Navigating the new road in psychiatry

Navigating the new road in psychiatry

By C. Simone Fishburn, Executive Editor, and Lev Osherovich, Senior Writer – Science-Business eXchange
This article has been re-posted with permission from Science-Business eXchange – © 2014 Nature Publishing Group.

The lack of predictive animal models for neuropsychiatric diseases is arguably the biggest single factor stifling drug development in the field. To kick-start discovery for diseases such as autism, schizophrenia and depression, stakeholders will need to abandon traditional models, build on emerging genetic findings and capitalize on new capabilities in stem cell technology, imaging and computational modeling.

Ultimately, drug developers will need to come together in precompetitive consortia, share data and find consensus for new standards, techniques and models.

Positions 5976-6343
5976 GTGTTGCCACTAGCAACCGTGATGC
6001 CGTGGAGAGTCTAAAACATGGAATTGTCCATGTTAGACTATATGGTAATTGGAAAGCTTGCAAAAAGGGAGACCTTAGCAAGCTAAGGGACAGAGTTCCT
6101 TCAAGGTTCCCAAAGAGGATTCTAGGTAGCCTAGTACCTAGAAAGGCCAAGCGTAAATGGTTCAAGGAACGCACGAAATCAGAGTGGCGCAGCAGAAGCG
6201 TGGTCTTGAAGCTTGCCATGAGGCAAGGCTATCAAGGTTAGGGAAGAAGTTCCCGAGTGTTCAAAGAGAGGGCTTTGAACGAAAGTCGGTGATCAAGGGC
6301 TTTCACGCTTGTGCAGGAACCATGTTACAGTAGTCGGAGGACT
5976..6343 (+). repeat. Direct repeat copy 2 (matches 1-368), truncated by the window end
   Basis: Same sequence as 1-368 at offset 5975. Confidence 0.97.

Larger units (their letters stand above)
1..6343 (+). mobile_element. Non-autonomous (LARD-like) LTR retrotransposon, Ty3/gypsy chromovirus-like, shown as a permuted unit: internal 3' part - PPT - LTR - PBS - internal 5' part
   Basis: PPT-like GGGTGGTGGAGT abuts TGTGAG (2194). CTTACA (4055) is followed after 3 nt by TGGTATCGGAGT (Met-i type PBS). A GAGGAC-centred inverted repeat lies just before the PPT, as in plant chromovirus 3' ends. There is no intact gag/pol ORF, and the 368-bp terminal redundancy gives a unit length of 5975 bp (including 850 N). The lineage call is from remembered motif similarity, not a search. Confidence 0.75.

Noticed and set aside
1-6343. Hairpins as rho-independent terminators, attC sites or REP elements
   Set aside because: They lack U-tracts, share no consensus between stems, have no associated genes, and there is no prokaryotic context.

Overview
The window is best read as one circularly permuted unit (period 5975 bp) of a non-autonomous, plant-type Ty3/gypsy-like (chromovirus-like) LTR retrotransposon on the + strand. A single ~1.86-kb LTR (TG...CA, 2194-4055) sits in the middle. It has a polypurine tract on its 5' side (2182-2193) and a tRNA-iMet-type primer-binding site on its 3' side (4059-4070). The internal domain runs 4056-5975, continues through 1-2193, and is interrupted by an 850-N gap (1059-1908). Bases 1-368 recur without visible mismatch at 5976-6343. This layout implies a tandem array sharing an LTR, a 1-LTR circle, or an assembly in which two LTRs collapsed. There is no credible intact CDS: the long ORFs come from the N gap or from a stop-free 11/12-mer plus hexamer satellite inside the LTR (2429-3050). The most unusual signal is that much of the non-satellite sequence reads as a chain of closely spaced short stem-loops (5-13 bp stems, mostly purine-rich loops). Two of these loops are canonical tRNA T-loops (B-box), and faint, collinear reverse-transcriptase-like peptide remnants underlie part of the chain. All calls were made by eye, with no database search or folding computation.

After numerous clinical failures, the pipeline is thin and many pharmas have stepped away from the space. But progress in basic neurological science has given rise to a new theory of synaptic connectivity as a driver of neuropsychiatric disease.1

The hypothesis posits that disorders arise from abnormalities in synaptic connections between individual neurons and between entire brain regions involved in learning, cognition and emotion.

Recent genetic studies have associated mutations in synaptic genes with autism, schizophrenia and depression. Thus, many leaders in the field now view these seemingly diverse disorders as diseases driven by alterations in brain network activity—controlled by synaptic changes— and are discarding the classical view of them as neurotransmitter imbalances that can be corrected via specific receptors or transporters.

“There is a growing consensus on the study of neuropsychiatric disorders,” said Mriganka Sur. “There are about 400–500 genes that, when mutated, lead to similar clinical diagnoses of autism or schizophrenia. About 70% of the genes mutated in these disorders have some kind of synaptic function.” Sur is a professor of neuroscience and director of the Simons Center for the Social Brain at the Massachusetts Institute of Technology.

 

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